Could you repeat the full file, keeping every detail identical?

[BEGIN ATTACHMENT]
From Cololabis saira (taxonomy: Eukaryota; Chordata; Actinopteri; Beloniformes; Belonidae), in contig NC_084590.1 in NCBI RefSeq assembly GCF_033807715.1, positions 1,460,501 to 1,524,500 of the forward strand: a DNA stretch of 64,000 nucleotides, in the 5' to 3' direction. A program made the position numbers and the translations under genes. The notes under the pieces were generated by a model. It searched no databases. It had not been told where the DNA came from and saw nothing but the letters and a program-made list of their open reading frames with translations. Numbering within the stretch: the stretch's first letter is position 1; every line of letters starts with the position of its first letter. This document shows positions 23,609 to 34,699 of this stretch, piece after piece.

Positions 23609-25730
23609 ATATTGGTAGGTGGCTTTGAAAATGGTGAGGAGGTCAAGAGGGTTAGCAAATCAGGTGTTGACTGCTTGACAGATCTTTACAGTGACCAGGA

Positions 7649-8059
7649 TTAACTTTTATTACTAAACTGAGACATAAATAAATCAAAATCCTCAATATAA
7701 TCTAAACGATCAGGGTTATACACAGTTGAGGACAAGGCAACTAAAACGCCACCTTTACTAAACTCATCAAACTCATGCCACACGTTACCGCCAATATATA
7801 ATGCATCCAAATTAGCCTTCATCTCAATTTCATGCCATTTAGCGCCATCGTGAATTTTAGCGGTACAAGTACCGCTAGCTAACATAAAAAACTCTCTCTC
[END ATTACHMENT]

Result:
From Cololabis saira (taxonomy: Eukaryota; Chordata; Actinopteri; Beloniformes; Belonidae), in contig NC_084590.1 in NCBI RefSeq assembly GCF_033807715.1, positions 1,460,501 to 1,524,500 of the forward strand: a DNA stretch of 64,000 nucleotides, in the 5' to 3' direction. A program made the position numbers and the translations under genes. The notes under the pieces were generated by a model. It searched no databases. It had not been told where the DNA came from and saw nothing but the letters and a program-made list of their open reading frames with translations. Numbering within the stretch: the stretch's first letter is position 1; every line of letters starts with the position of its first letter. This document shows positions 23,609 to 34,699 of this stretch, piece after piece.

Positions 23609-25730
23609 ATATTGGTAGGTGGCTTTGAAAATGGTGAGGAGGTCAAGAGGGTTAGCAAATCAGGTGTTGACTGCTTGACAGATCTTTACAGTGACCAGGA

Positions 7649-8059
7649 TTAACTTTTATTACTAAACTGAGACATAAATAAATCAAAATCCTCAATATAA
7701 TCTAAACGATCAGGGTTATACACAGTTGAGGACAAGGCAACTAAAACGCCACCTTTACTAAACTCATCAAACTCATGCCACACGTTACCGCCAATATATA
7801 ATGCATCCAAATTAGCCTTCATCTCAATTTCATGCCATTTAGCGCCATCGTGAATTTTAGCGGTACAAGTACCGCTAGCTAACATAAAAAACTCTCTCTC